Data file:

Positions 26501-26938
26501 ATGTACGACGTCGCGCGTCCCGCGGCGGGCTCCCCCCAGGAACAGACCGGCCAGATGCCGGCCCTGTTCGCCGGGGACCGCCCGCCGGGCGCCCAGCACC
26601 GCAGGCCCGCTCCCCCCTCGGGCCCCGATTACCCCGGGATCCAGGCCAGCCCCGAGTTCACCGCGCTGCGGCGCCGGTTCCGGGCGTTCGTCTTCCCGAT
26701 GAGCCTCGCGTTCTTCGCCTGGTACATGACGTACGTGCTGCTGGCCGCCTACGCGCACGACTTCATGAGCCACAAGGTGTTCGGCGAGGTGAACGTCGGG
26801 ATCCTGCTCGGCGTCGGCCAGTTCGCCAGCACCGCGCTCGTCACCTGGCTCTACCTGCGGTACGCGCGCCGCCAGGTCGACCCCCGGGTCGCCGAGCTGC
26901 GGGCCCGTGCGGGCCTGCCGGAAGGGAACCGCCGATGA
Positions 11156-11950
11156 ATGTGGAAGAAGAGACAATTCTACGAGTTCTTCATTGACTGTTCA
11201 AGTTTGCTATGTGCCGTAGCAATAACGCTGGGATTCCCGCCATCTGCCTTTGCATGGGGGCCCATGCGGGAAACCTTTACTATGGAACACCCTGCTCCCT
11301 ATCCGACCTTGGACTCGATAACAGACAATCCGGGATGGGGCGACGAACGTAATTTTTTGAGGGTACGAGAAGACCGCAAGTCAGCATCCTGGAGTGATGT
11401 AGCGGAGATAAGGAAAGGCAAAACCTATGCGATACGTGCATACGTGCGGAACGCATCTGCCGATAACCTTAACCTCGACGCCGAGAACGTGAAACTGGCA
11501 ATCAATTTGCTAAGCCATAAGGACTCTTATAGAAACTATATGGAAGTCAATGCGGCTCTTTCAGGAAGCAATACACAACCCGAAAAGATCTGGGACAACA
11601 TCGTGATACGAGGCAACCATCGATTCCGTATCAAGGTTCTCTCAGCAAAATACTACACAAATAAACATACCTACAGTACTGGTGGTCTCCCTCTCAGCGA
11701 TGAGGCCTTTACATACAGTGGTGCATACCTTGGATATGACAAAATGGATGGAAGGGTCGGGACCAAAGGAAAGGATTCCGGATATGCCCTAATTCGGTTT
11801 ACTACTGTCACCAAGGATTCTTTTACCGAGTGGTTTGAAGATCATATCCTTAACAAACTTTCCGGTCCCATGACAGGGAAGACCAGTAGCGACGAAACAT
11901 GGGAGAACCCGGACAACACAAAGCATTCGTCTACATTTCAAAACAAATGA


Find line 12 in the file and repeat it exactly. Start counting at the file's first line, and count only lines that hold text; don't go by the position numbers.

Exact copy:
11501 ATCAATTTGCTAAGCCATAAGGACTCTTATAGAAACTATATGGAAGTCAATGCGGCTCTTTCAGGAAGCAATACACAACCCGAAAAGATCTGGGACAACA